Worse than the ice storm?
Regarding the severe windstorm which struck Maine on Oct. 30, I’ve seen numerous reports claiming that it was worse than the terrible ice storm of 1998. And indeed it was, but only in terms of the largest number of Mainers with no power at a given time. This topped out at a very large number, more than half a million people. Some folks were in the dark for more than a week.
But to say the storm was worse than the ice storm is a bit of a stretch, when you take into consideration overall storm impact. The ice storm occurred in the dead of winter, and power outages lasted significantly longer than those with the storm we just had. In fact, in some cases power was out for weeks. Also, the sheer weight of the ice broke power poles, and even collapsed big transmission towers in Eastern Quebec, as though they were made out of popsicle sticks.
So yes, more power outages at the recent storm’s peak than the ice storm. But by no means a worse storm in the broader view of things.
That said, the storm we just had was still very significant.
Here in The County, one long-standing and much-loved structure succumbed to the wind, as the cab atop the Rocky Mountain fire lookout tower came down. It was the most northwesterly of Maine’s fire lookout towers.
There was widespread communication loss in the hardest hit parts of the state, which were south of The County. Ham radio operators did an admirable job of stepping in, setting up and providing essential communication services. The following is from a press release issued by the Aroostook Emergency Management Agency, following the storm.
“Early on the morning of Oct. 30, members of the Aroostook County ARES (Amateur Radio Emergency Services) team took up positions at the National Weather Service office in Caribou (Call Sign: WX1CAR) and began relaying storm-related damage reports and weather information coming in via ham radio to the NWS meteorologists. This real-time reporting received from dozens of other amateur stations across the state was valuable in helping to provide weather observations and damage assessments to the National Weather Service and state emergency management officials. It also helped to facilitate a means of backup communications that came in handy when conventional systems went offline due to power failures and infrastructure damage.”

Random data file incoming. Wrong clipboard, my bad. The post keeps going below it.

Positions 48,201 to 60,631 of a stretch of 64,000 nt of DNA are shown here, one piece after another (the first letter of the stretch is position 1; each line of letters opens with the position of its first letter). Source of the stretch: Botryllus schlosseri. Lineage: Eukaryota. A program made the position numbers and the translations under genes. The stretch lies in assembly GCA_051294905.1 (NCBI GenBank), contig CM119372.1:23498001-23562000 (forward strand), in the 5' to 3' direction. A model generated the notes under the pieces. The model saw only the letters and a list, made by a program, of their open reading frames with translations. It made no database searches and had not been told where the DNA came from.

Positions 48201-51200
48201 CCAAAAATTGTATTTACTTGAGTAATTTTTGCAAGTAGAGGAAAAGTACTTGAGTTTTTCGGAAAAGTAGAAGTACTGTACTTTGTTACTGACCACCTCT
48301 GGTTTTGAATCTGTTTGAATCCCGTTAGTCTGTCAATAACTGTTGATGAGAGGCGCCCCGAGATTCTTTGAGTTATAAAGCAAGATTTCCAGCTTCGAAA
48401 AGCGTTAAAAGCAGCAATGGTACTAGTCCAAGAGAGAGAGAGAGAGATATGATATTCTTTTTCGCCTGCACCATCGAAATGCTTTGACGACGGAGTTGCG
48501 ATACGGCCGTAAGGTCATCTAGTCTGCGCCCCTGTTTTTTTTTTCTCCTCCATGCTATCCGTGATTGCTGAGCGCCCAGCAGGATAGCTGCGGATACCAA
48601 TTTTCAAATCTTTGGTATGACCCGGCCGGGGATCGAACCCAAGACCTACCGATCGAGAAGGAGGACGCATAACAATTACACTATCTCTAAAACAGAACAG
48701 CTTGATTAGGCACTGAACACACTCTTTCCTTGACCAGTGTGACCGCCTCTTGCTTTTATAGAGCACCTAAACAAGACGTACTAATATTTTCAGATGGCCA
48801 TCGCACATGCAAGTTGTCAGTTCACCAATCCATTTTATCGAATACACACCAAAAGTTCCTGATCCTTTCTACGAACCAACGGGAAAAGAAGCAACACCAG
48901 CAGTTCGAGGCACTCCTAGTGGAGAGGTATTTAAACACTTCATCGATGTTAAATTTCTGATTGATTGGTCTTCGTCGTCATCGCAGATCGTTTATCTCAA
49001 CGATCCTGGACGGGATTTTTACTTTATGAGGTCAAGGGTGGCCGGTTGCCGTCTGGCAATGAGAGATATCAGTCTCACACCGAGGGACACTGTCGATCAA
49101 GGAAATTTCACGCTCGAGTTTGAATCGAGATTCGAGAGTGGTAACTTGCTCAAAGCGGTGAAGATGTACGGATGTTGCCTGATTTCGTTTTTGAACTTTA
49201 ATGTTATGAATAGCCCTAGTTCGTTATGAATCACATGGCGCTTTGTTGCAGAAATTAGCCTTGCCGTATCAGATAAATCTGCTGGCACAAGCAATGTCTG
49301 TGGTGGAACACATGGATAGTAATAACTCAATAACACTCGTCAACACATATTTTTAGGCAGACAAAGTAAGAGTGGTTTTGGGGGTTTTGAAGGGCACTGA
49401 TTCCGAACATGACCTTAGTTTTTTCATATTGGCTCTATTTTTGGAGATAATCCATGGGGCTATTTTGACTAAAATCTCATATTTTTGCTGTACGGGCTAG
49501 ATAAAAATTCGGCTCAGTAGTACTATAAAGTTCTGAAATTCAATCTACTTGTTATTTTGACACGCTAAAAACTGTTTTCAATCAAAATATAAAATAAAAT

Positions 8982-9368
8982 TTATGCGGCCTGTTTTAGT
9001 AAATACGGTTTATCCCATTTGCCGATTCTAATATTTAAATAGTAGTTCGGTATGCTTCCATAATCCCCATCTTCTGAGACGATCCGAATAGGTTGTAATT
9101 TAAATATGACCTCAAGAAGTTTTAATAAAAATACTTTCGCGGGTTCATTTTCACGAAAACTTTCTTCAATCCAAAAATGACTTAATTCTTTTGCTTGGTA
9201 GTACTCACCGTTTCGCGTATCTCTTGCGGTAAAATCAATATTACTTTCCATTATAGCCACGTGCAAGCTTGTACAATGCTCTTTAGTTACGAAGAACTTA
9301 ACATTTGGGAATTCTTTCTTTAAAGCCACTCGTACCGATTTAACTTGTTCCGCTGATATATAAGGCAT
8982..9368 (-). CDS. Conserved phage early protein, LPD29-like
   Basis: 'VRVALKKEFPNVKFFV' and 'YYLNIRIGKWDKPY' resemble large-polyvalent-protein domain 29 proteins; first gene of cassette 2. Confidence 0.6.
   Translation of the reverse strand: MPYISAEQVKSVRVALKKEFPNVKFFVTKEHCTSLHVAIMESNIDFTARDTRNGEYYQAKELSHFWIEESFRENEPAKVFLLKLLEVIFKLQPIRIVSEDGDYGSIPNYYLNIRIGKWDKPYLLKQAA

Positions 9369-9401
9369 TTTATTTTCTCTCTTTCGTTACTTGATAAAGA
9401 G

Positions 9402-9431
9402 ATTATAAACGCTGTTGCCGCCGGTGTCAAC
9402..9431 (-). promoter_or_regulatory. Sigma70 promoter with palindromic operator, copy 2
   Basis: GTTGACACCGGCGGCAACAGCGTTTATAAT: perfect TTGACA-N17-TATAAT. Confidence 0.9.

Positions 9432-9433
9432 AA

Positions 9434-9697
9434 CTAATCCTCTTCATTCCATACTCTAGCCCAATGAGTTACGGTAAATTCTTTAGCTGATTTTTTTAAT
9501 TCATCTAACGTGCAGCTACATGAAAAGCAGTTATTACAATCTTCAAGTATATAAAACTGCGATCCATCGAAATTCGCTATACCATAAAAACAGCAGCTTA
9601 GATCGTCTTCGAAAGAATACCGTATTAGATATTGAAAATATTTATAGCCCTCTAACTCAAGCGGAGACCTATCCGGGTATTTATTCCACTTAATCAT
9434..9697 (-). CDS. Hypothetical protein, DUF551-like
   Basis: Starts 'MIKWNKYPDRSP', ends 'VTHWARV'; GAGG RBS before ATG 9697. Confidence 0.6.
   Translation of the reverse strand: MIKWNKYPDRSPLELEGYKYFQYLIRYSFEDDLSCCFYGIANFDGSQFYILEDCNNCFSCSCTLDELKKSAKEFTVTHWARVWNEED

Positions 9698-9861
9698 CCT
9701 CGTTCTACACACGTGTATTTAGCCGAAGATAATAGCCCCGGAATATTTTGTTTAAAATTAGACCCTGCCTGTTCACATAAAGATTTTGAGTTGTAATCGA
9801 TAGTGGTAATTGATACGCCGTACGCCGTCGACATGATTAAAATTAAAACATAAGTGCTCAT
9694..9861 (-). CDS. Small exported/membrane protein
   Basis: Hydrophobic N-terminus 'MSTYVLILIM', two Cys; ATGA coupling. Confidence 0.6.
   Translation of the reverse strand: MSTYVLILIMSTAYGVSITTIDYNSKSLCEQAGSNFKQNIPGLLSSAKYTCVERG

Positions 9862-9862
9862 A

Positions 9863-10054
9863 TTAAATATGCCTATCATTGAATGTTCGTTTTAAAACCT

Take note of that last sentence. It is saying that when everything else went down, amateur radio was there, as it always is, as a communications mode of last resort. Also, following disasters, amateur radio is always the way the first reports get out of the affected area, so that responders know the scope of the emergency, and what is needed. There are portable antennas, so a ham radio operator need not be at a fixed location.
Amateur radio REALLY needs new folks, so that we can keep this vital mode of communication thriving in the years ahead. People have become so dependent on their phones, that it is easy to forget, cell service can fail. If you know of someone who might be interested in learning more about amateur radio, please have them email me at email@example.com. Put “Ham Radio” in the subject line. I will put you in touch with the right folks.
Now, earlier in this column, I used the phrase “windstorm”. Let me be a bit more specific. A low pressure system developed along the mid-Atlantic coast and intensified rapidly, while moving to our west. The central pressure of this particular storm was very low, and it did what meteorologists call, “bomb out”. A low pressure system is called a “bomb” if the pressure falls rapidly, at least 24 millibars (0.71″) in 24 hours. If you heard or read the word “bomb” when reading about the storm, all it means is that it met that definition. While a low “bombing out” is not all that common, I would not go as far as to say it’s rare. This intense low produced not only powerful winds, with a high gust of 78 mph at Belfast, but also flooding rains, west of its track. In western Maine, up to 5 inches fell, and in northern New Hampshire, up to 7 inches fell.
The storm was pretty “juiced”, having been given a moisture boost from tropical storm Philippe. The storm itself, though, was not a Tropical Storm. To some that may matter, if filing an insurance claim.
Ted Shapiro holds the Broadcast Seal of Approval from both the American Meteorological Society and the National Weather Association. An Alexandria, Va. native, he has been chief meteorologist at WAGM-TV since 2006. Email him at firstname.lastname@example.org.